1. Tune in
2. Eat when you’re hungry
3. Eat whatever you want
4. Put it on a plate, sit down and focus
5. Enjoy
6. Stop when you’re satisfied
7. Own your body
8. Move
9. Support yourself
10. Be your own Guru


Again, it all looks so simple.  How hard can “Tune in” be?  How difficult can it be to “Eat when you’re hungry” and “Stop when you’re satisfied?”  But the fact is, and for me it is fact, after years and years and years of dieting I didn’t know when I was satisfied!  I wasn’t even completely sure when I was hungry!  I was used to eating through the diet times often because it was there and it was “free”.  Often I ate more than I needed because I was craving one thing not allowed on my diet, so instead, to try and fill that craving hole, I’d eat everything else I was allowed on the diet!  I remember many a time I’d eaten my daily quota of food by midday.  Sitting and focussing on my food was not something that would happen.  Before I knew it, my plate would be empty and I’d realise I had just finished an entire meal without tasting it!  Have you given yourself time to focus on the food you eat?  Even a mouthful?  You’d be amazed at what you might discover if you actually taste your food.  Turns out I don’t much like chocolate, and I’m not all the fussed on crisps!  Meat doesn’t float my boat as much as I thought, and wow, those low fat noodles I used to eat all the time, are truly disgusting!  But on a diet, tasting food wasn’t something I was encouraged or led to do.  Often the food was tasteless, and spending time actually paying attention while I chewed would just have shown me how bland some of that food actually was, or full of sweetener….can’t stand that stuff anymore.

The thing is that Tuning in and body awareness takes time to master, and 5 years on I’m still learning. 5 years on my body and mind are still overcoming the diet mentality that has been fed to me for over 25 years.  And so it’s hard.  There’s no quick fix, no instant weight loss results.  Occassionally the lure of diet land has called me back, because I want to lose weight.  Fortunately though, the lures are fewer and farther between and the reality of a beautiful life without dieting prevails.  And for every diet where I’ve lost weight, I’ve gained that weight back as the same anti diet time as followed!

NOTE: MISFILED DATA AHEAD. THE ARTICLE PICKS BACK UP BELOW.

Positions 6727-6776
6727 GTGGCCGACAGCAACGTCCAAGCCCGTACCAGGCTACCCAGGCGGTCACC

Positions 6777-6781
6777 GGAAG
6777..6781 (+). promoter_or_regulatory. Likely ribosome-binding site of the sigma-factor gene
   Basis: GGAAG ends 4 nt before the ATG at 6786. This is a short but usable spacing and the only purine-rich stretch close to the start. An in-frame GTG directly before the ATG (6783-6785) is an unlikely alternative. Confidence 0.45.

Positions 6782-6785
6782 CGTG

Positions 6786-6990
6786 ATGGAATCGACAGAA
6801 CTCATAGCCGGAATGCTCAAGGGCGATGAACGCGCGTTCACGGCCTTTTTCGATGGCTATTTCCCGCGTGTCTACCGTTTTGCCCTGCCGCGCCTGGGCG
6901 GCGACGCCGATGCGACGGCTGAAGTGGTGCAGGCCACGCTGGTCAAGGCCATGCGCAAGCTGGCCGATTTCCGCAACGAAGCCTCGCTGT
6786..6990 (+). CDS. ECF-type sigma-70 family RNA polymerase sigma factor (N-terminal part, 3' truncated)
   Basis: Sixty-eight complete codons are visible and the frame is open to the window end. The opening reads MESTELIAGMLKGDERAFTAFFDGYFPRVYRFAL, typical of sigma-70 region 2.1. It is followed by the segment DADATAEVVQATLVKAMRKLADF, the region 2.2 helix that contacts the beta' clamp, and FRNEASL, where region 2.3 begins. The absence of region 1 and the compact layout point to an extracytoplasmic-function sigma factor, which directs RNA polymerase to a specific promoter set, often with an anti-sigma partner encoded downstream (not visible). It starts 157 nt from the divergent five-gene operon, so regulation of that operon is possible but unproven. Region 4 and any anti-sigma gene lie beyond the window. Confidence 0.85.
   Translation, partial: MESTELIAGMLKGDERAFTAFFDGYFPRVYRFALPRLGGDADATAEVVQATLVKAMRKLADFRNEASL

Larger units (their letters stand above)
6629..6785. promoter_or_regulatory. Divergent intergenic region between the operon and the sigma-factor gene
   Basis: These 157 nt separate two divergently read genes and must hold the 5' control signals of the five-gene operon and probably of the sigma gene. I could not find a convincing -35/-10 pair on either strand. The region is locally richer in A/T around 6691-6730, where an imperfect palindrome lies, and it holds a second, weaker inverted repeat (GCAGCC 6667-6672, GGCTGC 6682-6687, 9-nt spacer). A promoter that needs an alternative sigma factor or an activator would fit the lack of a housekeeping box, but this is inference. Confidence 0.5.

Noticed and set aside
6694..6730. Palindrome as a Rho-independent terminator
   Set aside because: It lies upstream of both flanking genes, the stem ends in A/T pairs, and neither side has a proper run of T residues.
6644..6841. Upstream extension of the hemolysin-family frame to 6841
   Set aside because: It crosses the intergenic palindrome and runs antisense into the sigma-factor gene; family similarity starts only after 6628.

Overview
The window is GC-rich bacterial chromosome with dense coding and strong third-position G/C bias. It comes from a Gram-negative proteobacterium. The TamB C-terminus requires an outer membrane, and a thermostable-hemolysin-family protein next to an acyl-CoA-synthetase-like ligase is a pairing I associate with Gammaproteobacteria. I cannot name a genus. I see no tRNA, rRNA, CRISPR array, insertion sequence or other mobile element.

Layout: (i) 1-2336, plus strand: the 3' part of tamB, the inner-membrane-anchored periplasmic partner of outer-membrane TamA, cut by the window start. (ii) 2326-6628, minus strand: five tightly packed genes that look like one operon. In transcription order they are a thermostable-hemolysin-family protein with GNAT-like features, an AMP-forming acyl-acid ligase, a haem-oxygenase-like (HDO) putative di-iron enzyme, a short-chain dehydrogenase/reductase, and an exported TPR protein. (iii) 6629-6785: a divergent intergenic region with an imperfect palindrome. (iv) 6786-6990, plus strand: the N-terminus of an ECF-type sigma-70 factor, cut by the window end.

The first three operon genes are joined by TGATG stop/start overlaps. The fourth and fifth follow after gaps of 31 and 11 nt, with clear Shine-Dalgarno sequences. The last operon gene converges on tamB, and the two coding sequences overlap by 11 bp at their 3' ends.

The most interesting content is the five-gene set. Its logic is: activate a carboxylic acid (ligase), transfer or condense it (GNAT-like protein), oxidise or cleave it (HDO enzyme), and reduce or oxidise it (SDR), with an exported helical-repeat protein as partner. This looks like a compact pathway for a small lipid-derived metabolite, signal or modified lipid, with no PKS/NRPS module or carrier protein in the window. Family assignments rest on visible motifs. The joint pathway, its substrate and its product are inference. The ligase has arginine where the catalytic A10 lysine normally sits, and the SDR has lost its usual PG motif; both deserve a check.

Gradually, over 5 years I have learnt to come to a place of acceptance and love of my body (Own Your Body).  A body, that while dieting was always considered my enemy, something I had to fight and defeat to lose the weight I so desperately wanted to see the back of.  In accepting my body, I have allowed myself to buy a plus size wetsuit and get out into the see.  Owning my body allowed me to be bold enough to say “This is me, take it or leave it, but I’m going to move this body in the way that I want!”

That’s not to say I don’t look for other ways to support myself when Intuitive Eating alone seems to slow and hard, and it is yet another principle of the Beyond Chocolate duo,  “Be Your Own Guru”.  Currently I am using some audio messages from Thinking Slimmer and I am finding they support the messages the I have learnt through Beyond Chocolate and Intuitive Eating.    Not Dieting is not a one size fits all solution to weight loss, and it doesn’t happen miraculously overnight.  With help we can get back in tune with our bodies and stop treating it as an enemy, but it’s a hard slog changing the years and years of dieting lessons and messages.


My body is changing though, slowly, safely, and permanently.  A diet cannot ever promise that.



One comment on “Not dieting might actually be harder than dieting

  • Bloody fabulous. You need a wider audience! Think you should think about publishing your musings into a book. I’d buy it and I’d buy copies for all my friends too. Fantastic.